Students who want to take this course need to be admitted to the master’s programme in Comparative Criminal Justice.
Traditionally, the criminal justice systems of European countries have always had their own specific and characteristic features. At their core, these systems are sometimes related, but have further developed in a long and dynamic national process. However, over the past few decades national criminal justice systems have increasingly been exposed to an ever-growing influence of European and international developments.
The growth of European and international influence on national criminal justice is due to the increasing relevance of human rights, although it can also be explained by the changing nature and magnitude of transnational and cross-border crime. The course aims to trace back the origins of this process of Europeanization (and Internationalization) of criminal justice. In order to do so, lectures will track the various stages of this development, showing how European criminal justice systems have evolved from a state of relative isolation to a growing interconnection and significant exposure to supranational inputs.
To begin with, the course will explore the most relevant features of European criminal justice systems, outlining their internal taxonomies and conceptual divides, and providing an overview of their key actors. Subsequently, lectures will emphasise the increased interaction between criminal justice systems, with a specific focus on the role played by comparative law in fostering the circulation of legal models and policy transfers. This part of the course will rely heavily on the analysis of judicial reasoning, in order to show how comparative methodology is often used by courts to interpret and apply legal provisions.
The growing influence of European law has been met with some resistance by national legislatures and, perhaps more significantly, by national courts. In the fourth block these legal and cultural conflicts are analysed in detail. This conflicting relationship is epitomized by recent clashes (between the EU and some of its Member States) on the principle of ‘judicial independence’. Other tensions have to do with the EU’s power to enact legislation in the field of substantive criminal law, as this competence implies that choices of criminalising certain behaviours increasingly transcend state’s sovereignty and political will.
Conclusively, a last part of the course will serve as a preparation for the moot court sessions. Here the main focus will be on the ‘law in action’. An in-depth presentation of courtroom techniques and judicial reasoning will shed light on the complex and dynamic relationship between the actors involved in a judgement before the European Court of Human Rights.
After completion of the course, students will be able to:
1. Develop substantive and methodological comparative law knowledge and skills insights and deploy these in the context of multi-levelled, transnational European criminal justice frameworks;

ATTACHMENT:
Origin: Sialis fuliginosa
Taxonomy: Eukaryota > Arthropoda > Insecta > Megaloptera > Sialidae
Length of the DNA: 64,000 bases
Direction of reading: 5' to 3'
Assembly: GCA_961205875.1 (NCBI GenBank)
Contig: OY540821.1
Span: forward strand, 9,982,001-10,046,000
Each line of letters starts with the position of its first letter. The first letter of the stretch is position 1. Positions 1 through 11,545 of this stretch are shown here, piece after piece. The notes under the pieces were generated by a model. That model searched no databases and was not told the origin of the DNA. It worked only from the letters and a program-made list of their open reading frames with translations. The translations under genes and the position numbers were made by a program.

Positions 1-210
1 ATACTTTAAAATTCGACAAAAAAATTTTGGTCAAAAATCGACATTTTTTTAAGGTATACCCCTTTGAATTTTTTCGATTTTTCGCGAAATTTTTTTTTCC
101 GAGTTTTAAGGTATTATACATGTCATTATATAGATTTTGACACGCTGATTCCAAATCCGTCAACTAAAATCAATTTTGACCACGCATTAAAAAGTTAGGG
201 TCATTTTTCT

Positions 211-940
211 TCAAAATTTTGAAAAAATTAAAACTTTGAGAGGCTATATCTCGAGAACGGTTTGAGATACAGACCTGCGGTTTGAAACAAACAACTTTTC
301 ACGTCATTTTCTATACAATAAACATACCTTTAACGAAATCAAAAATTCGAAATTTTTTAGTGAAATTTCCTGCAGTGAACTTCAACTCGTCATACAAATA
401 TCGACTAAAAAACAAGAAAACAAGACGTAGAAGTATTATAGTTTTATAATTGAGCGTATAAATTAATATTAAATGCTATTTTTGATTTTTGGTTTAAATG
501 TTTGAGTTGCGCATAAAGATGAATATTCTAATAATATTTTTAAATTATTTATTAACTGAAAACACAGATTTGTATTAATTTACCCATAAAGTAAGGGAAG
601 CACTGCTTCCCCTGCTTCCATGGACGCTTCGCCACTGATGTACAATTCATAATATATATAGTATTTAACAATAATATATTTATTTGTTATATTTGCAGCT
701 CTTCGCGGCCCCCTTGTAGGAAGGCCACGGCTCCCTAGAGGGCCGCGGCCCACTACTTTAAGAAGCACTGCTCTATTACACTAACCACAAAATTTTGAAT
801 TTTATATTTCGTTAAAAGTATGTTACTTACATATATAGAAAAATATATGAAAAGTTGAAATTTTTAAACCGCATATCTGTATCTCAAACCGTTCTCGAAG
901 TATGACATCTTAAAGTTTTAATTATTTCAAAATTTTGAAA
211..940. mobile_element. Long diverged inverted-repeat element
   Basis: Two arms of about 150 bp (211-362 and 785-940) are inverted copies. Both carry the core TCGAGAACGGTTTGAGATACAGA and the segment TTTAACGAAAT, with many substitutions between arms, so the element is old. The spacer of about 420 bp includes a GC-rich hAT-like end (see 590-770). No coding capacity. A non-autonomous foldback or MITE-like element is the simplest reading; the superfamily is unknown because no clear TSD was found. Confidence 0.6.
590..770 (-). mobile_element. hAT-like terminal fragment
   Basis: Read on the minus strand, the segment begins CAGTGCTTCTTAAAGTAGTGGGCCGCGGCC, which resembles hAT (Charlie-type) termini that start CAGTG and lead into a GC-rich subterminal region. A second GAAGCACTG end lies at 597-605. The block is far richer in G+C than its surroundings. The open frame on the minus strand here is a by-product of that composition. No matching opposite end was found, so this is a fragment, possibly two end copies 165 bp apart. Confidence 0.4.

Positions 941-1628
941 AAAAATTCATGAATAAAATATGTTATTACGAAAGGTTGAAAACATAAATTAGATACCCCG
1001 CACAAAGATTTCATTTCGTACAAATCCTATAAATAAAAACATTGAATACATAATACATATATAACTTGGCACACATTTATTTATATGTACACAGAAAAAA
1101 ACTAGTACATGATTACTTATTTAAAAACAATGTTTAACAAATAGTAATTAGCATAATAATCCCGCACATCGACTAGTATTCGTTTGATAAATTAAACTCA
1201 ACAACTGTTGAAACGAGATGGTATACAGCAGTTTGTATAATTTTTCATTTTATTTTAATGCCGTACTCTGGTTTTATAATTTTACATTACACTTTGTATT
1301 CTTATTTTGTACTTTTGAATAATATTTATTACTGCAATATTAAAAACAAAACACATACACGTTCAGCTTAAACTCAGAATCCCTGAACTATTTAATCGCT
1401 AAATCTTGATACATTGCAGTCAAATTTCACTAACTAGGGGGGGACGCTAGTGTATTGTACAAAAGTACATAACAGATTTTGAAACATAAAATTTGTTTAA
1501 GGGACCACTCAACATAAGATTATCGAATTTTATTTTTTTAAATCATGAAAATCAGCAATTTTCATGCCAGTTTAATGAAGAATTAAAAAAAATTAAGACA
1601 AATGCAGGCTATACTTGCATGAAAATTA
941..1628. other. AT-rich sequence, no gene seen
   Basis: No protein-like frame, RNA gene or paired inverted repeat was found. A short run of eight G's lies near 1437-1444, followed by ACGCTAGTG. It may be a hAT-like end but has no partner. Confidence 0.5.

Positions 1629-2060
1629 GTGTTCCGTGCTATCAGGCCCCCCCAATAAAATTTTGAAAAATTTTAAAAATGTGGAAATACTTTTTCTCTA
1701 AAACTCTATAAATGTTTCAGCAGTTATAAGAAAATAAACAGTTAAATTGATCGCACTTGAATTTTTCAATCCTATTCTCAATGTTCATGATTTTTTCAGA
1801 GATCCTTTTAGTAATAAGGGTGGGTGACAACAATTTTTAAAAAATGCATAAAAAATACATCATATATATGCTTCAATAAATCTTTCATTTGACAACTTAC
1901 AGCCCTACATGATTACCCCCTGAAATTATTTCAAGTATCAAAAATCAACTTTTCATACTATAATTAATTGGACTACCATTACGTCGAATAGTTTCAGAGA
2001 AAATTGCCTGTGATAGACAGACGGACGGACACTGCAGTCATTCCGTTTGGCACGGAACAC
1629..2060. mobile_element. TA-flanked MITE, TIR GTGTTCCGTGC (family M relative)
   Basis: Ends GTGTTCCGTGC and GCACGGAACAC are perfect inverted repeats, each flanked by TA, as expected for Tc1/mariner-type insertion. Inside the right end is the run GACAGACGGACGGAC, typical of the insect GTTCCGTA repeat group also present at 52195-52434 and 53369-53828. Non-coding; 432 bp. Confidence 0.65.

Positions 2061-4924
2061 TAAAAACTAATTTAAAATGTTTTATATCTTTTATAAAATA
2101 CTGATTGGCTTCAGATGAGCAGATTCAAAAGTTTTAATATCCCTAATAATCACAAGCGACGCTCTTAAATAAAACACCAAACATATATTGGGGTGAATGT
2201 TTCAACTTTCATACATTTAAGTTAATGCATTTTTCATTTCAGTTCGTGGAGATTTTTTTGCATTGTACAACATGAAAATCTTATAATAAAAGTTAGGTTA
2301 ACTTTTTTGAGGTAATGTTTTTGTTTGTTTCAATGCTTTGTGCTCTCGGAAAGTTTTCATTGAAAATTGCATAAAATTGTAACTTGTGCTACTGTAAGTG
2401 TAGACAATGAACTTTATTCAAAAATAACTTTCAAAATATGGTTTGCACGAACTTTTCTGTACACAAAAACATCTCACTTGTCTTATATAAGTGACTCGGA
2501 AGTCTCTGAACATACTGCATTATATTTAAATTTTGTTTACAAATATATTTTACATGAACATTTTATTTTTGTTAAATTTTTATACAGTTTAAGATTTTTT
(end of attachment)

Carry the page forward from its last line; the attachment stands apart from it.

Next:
2. Explain how different forms of criminality can be harmonized in the European Union and the Council of Europe's framework by evaluating whether a given offence should be harmonized (and to what extent), thereby referring to subsidiarity and proportionality and assessing the evidential basis for the proposed harmonized definitions of crime.
3. Understand the different systems of judicial cooperation and enforcement developed by the EU and Council of Europe and draw implications from their development for the various actors within this system.
4. Compare the different sources of human rights and procedural rights, explain their meaning in relation to their legal context and indicate which (problematic) consequences result from a multiplicity of procedural rights sources.
5. Evaluate the influence of human rights and fundamental freedoms, stemming from the ECHR and European Union law, on (parts of) national criminal justice systems.
6. Understand and be able to navigate the complex interaction between national and European legal and policy dynamics in the criminal justice field.
7. Learn how to plead a case before the European Court of Human Rights, appreciating (in practice) the role played by private individuals and state authorities in the process of ´dispensing justice’.
Mode of instruction
For this course, students are required to make use of the materials indicated above. Preparation on each week’s (and lecture’s) readings is compulsory.
Lectures’ slides and other materials will be distributed beforehand so that you can arrive prepared for lectures.
Besides traditional in-person lectures, the course will offer specific on-line knowledge clips providing insights into the topics covered during lectures.
For this reason no specific Q&A session will be provided, but an ‘ad-hoc’ discussion board will be available for practical and exam-related questions which we will check regularly throughout the course.